The £26 Flight: Cheap And Not So Cheerful?

Air travel was once restricted to only the very wealthy but deregulation in the 1970s led to the creation of the budget airline. This cheap flight revolution was initiated by Southwest airlines in 1971 and flew to Europe with Ryanair by 1990. Now standardised flying is the norm, classes on these aeroplanes have been abolished and flights can have an an average price of £26. But how can budget airlines afford to be so budget?

If you were to book a flight for early April from Manchester to Warsaw it would cost £33 with Ryanair but with British Airways it would cost £140 – on exactly the same day. The reason that such a price differential can exist is that budget airlines are extremely effective at massively cutting down costs. They’ve ditched expensive overheads like free food and drink. They’ve made it an extra you pay for to have luggage in the hold. Tickets are predominantly purchased through direct booking, cutting out commissions charged by travel agents.

They’ve also saved (and sometimes lost) money through fuel hedging; bidding against future prices by buying oil at a fixed rate. As fuel accounts for a significant proportion of all airlines’ operating costs – 46% of Ryanair’s – this can be at times an extremely cost effective measure. Whilst all airlines do this what sets budget airlines apart is that they are particularly good at it. Between 1991 and 2008 Southwest Airlines paid an astronomical $3.5 billion below industry average for jet fuel using this tactic, which to put into perspective is more than Liberia’s nominal GDP last year.

Where they fly to is also interesting. Ryanair doesn’t fly from Heathrow but will from Bournemouth. From Bournemouth you can’t fly to Germany, France or Italy but can to Malta. However, the reasons for targeting seemingly obscure but predominantly smaller, less in demand airports are economically sound. Planes do not make money sitting on tarmac, so it makes sense to fly to airports with faster turnarounds due to less traffic. These airports are also cheaper to land in as there is a greater opportunity for negotiation over the cost of transporting passengers in and out of them. However, even this Ryanair is trying to cut down on by opening up its own terminals like Terminal E in Bremen (again obscure), as its second highest expense is airport and handling charges. Again, this makes sense, budget airlines have budget terminals.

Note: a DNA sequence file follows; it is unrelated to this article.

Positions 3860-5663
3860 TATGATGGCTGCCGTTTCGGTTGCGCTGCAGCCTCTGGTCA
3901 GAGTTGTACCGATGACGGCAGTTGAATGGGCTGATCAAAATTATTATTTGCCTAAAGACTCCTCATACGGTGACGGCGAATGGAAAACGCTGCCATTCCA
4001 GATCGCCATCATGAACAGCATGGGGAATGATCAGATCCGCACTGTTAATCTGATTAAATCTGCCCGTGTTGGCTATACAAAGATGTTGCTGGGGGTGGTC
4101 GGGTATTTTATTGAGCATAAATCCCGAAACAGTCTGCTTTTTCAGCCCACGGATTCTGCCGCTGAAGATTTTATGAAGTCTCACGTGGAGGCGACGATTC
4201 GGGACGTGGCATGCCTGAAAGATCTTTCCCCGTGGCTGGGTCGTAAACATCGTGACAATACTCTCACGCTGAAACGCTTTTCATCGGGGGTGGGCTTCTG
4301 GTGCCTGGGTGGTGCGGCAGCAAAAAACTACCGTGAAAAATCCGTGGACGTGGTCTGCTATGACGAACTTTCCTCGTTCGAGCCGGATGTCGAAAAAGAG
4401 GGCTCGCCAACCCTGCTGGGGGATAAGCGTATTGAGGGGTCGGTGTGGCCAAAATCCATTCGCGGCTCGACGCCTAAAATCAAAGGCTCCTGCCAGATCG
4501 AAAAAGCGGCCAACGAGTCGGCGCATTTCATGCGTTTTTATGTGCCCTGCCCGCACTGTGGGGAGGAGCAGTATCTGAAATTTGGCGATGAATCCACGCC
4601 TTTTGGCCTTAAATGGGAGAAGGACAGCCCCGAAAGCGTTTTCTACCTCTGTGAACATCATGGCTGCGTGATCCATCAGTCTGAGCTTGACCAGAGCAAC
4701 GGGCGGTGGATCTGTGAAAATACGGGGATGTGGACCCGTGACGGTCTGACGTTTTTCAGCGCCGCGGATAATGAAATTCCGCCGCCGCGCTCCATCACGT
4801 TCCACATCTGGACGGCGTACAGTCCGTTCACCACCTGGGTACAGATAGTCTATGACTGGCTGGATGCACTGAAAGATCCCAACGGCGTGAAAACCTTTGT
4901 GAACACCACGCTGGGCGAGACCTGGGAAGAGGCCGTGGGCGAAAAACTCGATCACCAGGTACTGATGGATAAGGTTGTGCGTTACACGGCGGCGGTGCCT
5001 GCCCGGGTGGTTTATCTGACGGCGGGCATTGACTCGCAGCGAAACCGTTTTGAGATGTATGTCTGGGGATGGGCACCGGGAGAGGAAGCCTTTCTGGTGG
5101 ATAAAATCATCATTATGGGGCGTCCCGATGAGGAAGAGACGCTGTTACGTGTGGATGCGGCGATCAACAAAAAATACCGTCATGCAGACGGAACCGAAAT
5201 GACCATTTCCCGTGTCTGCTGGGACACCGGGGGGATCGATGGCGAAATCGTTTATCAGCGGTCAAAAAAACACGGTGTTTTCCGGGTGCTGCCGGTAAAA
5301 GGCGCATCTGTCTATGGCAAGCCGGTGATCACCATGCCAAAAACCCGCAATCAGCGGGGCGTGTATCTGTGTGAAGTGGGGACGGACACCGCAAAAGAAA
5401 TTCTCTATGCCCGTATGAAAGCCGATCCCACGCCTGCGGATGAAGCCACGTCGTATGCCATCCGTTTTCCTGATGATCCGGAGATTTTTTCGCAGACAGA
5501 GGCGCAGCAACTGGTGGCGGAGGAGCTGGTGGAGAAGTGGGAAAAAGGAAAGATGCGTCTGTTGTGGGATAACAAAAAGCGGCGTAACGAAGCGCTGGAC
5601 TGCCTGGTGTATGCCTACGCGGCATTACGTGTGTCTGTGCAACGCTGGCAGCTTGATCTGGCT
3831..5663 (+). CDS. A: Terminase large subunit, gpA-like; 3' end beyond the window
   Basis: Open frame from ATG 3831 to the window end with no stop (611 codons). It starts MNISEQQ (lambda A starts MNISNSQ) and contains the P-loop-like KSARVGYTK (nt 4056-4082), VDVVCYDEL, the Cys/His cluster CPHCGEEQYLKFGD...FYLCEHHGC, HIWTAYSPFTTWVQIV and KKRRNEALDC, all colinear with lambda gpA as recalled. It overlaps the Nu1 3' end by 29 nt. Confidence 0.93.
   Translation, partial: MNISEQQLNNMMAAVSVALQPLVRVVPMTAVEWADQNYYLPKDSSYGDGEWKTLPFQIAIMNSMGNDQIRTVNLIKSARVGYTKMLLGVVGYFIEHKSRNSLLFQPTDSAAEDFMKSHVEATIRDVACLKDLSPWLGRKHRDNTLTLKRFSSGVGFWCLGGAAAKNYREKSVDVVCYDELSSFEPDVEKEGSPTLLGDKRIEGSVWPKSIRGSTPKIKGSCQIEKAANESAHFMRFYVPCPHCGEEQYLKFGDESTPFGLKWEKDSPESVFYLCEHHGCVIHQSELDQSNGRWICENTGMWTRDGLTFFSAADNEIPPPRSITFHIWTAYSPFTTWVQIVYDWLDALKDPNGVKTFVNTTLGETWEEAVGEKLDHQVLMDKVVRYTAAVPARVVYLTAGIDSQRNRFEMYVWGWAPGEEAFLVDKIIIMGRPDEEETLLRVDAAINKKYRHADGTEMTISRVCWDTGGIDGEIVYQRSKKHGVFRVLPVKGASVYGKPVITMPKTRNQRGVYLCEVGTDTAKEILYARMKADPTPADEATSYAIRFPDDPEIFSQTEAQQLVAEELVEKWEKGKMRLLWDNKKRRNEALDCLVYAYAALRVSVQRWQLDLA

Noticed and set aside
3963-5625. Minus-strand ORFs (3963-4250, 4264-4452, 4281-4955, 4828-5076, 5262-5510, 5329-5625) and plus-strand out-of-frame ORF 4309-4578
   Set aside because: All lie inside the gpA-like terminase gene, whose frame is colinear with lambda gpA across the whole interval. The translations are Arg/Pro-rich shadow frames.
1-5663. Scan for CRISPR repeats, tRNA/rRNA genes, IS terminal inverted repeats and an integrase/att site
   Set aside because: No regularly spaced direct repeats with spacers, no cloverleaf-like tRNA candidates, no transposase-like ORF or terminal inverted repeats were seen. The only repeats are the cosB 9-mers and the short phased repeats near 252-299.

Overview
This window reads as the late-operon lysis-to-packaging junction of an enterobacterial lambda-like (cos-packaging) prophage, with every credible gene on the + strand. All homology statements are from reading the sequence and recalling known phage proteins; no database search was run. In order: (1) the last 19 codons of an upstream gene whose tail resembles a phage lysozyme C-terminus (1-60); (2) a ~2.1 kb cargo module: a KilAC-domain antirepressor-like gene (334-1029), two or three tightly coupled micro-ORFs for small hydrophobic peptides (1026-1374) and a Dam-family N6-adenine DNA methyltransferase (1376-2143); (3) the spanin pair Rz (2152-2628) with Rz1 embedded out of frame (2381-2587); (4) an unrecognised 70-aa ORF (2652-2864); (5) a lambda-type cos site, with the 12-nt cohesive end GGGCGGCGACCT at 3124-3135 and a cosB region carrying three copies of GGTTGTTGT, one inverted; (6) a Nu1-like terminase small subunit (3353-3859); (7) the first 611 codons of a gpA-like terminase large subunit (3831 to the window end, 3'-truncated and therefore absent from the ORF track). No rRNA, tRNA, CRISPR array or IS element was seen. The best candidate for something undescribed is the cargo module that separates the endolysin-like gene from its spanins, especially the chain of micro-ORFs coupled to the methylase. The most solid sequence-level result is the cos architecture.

The planes that they would use to fly to their budget terminals are also all identical. The aircraft industry can benefit from huge economies of scale, and low cost airlines are more than aware of this. They operate a standardised fleet, using only one type of plane, which in Southwest and Ryanair’s case is the Boeing 737. This relatively small passenger jet costs $50 million or more to produce but a significant amount of money is saved on maintenance as all the planes are the same. A Boeing 737 flown by these two airlines also carries around 20 more passengers than one flown by Lufthansa, for example. Even though airlines have high fixed costs the marginal cost of a passenger verges on zero, making this a very advantageous approach.

So this all means cheaper flights for customers, so is this really a bad thing? There is the argument that the mark-up on in flight snacks is ridiculous – a study of 6 major airlines showed this could be up to as much as 2600%. There is also speculation that being cost-effective may be at the expense of safety, a claim that low-cost airlines adamantly deny. In fact, Southwest airlines has never had a crash and Ryanair has had only one but with no fatalities - they may cut corners with costs but not on safety.

And where do they go from here? Well, Ryanair somewhat controversially suggested standing space on its fleets, Airbus is looking at replacing single seats with rows to operate a higher seat density. There is also an opportunity to expand into long-haul flights which generate 90% of mainline network carriers’ operating profits. However, with prices still falling and Ryanair’s ‘madness sale’ earlier this month which saw plane tickets being sold for as little as a pound its unlikely that any of these strategies will need to take off any time soon.

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